The “warm-up” gang is in the cooler.
Three suspects were in custody Wednesday, accused of stealing at least 11 vehicles that were left idling and unattended in driveways in Haltom City and north Fort Worth on recent cold mornings.
The suspects abandoned the vehicles after stealing items inside such as electronic equipment, smartphones, wallets and purses, police said.
Christopher Tolbert, 26, Charles Sours, 20, and Jessica Bell, 23, all of Haltom City, face charges of theft between $100,000 to $200,000 and engaging in organized crime. They were in the North Richland Hills Jail Wednesday with bail set at $75,000 each.
The three could also be linked to storage unit burglaries, detectives said.
Haltom City police arrested the suspects last week.
“A Haltom City officer spotted the girl driving a reported stolen car,” said Arlington police Detective Jesse Minton, who is assigned to the Tarrant Regional Auto Crimes Task Force. “She was arrested after a brief chase. About the same time, the two male suspects were spotted in Haltom City in another reported stolen vehicle.”
Area detectives noted that overall crime rates tend to decrease in cold months, but each January and February, “warm-up” thefts resurface as temperatures drop. Several North Texas law enforcement agencies have reported such thefts.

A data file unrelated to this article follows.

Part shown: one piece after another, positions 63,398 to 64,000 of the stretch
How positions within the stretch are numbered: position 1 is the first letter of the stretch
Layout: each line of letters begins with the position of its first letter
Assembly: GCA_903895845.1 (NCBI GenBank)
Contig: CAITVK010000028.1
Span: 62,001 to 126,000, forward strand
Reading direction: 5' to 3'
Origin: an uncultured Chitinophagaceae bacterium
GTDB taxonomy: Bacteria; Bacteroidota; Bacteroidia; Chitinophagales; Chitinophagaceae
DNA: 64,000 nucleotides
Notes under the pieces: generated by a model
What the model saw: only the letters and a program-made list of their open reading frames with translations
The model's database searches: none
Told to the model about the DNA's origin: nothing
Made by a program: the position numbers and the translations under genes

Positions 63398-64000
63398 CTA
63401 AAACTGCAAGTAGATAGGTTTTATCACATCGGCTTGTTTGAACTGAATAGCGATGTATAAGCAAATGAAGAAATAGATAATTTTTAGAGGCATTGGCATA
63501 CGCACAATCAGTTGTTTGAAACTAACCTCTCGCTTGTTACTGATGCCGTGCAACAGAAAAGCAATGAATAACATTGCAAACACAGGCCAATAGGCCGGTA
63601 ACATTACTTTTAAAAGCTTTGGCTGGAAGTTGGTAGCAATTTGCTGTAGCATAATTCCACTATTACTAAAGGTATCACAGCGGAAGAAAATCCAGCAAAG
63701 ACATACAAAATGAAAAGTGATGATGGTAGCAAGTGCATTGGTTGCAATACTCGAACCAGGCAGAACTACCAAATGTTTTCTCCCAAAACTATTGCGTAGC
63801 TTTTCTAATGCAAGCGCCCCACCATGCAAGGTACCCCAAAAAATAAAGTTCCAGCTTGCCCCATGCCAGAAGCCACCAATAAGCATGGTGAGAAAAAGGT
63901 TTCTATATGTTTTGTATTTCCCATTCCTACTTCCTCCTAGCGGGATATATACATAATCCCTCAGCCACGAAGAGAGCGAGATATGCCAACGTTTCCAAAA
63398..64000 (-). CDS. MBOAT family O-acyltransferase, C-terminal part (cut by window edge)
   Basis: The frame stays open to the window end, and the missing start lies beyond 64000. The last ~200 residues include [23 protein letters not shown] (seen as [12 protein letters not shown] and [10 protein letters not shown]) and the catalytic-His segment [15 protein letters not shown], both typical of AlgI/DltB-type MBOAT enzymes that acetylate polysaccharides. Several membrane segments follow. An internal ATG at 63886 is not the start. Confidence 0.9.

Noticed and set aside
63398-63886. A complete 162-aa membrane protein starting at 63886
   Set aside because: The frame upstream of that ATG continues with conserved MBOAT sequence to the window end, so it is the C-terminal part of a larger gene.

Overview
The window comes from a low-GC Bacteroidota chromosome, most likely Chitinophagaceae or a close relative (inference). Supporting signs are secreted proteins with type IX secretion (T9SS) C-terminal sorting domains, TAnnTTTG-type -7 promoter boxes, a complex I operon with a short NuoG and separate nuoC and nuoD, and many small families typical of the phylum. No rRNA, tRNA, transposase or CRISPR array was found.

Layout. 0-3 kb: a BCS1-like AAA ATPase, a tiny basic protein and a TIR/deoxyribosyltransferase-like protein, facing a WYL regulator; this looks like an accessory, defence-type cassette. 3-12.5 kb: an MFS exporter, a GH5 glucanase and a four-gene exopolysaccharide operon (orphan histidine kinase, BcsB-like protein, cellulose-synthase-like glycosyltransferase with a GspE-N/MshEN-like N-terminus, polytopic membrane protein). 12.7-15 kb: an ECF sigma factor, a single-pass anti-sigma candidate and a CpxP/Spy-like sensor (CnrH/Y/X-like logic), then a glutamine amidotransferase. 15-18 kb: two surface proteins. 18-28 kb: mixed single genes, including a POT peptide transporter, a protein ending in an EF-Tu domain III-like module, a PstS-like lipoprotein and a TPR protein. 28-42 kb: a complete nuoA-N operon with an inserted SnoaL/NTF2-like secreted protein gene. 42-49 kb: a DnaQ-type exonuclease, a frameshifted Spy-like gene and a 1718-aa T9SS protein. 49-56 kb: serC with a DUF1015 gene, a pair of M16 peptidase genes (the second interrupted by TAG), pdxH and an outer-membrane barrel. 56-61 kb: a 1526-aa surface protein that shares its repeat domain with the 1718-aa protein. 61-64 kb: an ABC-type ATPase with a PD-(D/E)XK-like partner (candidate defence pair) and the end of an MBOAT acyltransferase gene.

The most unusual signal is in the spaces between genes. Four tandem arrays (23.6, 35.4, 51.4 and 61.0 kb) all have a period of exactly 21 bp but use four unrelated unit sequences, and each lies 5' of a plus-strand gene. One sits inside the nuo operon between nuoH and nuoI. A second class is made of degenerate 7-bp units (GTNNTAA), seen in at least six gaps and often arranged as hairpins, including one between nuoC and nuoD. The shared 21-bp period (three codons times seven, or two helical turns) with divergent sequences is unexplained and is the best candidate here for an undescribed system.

“These are simply crimes of opportunity,” said Arlington police Sgt. Matt Pedersen, who is assigned to task force. “During the colder months, more citizens are putting themselves at risk by warming up their vehicles and leaving them unattended, unsupervised. The steam from a vehicle’s exhaust in cold weather makes it easy for thieves to spot potential targets and to take advantage.
“The discomfort of the cold weather does not begin to compare to the discomfort of being an auto theft victim.”
In the Haltom City and north Fort Worth cases, the suspects began targeting unattended vehicles at the end of January. They targeted all types of vehicles — cars, trucks and sport utility vehicles.
By state law, vehicles cannot be left running and unattended on public streets, highways or alleys. An Arlington ordinance adds commercial parking lots to the state law. Private driveways are not covered.
“It’s hard to say how much of an effect [the ordinance] has had,” Minton said. “But it’s a tool that we use as often as we can.”
The auto crimes task force joined the investigation when Haltom City detectives determined that more than one person was involved in auto thefts in several Tarrant County cities. The Tarrant Regional Auto Crimes Task Force comprises officers from 12 different agencies in Tarrant, Parker, Wise, Hood, Palo Pinto, Jack and Somervell counties.